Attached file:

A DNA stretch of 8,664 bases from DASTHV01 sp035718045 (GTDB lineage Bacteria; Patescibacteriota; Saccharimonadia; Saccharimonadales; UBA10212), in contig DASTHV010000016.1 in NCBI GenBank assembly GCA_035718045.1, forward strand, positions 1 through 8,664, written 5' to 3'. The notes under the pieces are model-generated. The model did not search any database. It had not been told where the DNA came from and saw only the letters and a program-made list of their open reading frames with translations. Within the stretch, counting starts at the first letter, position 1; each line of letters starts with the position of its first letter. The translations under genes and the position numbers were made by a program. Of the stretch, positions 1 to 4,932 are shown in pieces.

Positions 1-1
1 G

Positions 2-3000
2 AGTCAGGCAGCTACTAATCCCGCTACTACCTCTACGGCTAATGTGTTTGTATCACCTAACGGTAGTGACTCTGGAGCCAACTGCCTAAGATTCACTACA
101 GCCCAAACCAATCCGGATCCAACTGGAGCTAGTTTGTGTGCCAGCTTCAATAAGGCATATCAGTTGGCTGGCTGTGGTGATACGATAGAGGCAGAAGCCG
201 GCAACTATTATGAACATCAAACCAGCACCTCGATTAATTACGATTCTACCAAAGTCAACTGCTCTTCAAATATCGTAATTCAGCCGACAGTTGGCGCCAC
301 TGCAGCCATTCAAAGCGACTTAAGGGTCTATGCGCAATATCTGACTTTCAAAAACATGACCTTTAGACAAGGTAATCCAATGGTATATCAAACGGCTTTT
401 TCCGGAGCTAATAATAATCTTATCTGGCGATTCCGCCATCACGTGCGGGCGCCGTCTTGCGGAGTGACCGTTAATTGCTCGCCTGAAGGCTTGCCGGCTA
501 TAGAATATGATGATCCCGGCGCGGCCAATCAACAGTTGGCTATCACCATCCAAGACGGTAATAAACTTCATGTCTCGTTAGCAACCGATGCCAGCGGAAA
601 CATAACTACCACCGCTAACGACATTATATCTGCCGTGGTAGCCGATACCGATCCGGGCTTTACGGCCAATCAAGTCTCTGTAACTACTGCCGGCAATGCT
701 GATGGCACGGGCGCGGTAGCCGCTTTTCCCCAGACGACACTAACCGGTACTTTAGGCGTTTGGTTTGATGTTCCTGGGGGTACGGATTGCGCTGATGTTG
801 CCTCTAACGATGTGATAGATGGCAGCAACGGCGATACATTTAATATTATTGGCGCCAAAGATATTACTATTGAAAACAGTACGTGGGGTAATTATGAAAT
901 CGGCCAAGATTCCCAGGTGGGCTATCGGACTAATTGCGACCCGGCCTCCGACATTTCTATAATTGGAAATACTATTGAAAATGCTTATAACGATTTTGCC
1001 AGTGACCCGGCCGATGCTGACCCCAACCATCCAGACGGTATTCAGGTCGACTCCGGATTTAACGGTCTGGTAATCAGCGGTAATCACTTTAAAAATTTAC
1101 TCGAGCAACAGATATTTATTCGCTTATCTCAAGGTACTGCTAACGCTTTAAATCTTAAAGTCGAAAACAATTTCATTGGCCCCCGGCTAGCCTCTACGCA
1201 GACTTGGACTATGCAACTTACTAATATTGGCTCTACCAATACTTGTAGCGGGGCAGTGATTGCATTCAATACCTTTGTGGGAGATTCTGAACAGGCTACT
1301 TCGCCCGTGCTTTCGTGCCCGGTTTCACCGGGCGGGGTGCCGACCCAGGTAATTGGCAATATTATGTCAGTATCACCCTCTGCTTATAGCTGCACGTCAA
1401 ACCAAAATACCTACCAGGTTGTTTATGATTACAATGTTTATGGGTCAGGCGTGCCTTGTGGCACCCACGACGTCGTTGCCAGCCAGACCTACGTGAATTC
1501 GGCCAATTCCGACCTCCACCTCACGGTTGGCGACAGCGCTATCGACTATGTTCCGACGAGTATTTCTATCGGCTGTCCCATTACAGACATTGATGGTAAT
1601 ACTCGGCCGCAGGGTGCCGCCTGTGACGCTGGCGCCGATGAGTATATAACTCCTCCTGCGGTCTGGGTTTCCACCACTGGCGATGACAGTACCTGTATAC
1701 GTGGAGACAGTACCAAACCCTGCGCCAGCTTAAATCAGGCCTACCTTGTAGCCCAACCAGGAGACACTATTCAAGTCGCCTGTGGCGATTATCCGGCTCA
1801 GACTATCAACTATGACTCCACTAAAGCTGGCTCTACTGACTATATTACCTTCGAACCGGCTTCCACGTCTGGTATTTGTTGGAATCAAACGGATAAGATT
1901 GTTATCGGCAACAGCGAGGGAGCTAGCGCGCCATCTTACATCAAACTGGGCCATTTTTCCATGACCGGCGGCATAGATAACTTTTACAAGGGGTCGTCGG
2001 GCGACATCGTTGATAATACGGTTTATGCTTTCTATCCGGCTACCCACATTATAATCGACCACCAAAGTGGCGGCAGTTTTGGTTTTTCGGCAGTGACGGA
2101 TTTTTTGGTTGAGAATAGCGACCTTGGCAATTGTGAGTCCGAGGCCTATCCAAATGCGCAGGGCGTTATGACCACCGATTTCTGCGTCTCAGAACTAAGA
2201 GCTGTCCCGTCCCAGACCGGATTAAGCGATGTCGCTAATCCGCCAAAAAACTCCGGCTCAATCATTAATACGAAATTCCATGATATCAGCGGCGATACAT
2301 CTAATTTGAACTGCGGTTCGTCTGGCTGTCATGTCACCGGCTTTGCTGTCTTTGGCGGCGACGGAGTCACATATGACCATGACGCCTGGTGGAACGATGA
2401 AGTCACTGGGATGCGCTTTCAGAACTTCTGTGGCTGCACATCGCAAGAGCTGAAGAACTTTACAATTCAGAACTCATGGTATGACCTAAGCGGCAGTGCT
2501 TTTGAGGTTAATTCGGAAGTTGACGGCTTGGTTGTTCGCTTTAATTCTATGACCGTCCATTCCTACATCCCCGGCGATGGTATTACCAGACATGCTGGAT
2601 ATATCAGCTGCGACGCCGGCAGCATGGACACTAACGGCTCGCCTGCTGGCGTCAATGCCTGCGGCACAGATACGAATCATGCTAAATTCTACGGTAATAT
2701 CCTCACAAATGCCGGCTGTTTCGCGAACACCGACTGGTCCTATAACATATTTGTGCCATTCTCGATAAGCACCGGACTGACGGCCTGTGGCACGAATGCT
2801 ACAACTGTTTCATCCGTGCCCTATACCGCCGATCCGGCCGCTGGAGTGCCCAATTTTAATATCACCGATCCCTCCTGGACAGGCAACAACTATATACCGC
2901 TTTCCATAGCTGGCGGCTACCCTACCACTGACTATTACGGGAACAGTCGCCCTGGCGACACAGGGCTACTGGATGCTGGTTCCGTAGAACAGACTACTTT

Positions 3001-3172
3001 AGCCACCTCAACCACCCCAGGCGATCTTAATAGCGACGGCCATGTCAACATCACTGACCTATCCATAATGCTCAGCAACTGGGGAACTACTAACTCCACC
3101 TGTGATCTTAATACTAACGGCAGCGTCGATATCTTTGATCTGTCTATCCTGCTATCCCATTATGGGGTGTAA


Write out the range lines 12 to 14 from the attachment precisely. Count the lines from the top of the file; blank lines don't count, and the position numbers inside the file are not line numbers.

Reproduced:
701 GATGGCACGGGCGCGGTAGCCGCTTTTCCCCAGACGACACTAACCGGTACTTTAGGCGTTTGGTTTGATGTTCCTGGGGGTACGGATTGCGCTGATGTTG
801 CCTCTAACGATGTGATAGATGGCAGCAACGGCGATACATTTAATATTATTGGCGCCAAAGATATTACTATTGAAAACAGTACGTGGGGTAATTATGAAAT
901 CGGCCAAGATTCCCAGGTGGGCTATCGGACTAATTGCGACCCGGCCTCCGACATTTCTATAATTGGAAATACTATTGAAAATGCTTATAACGATTTTGCC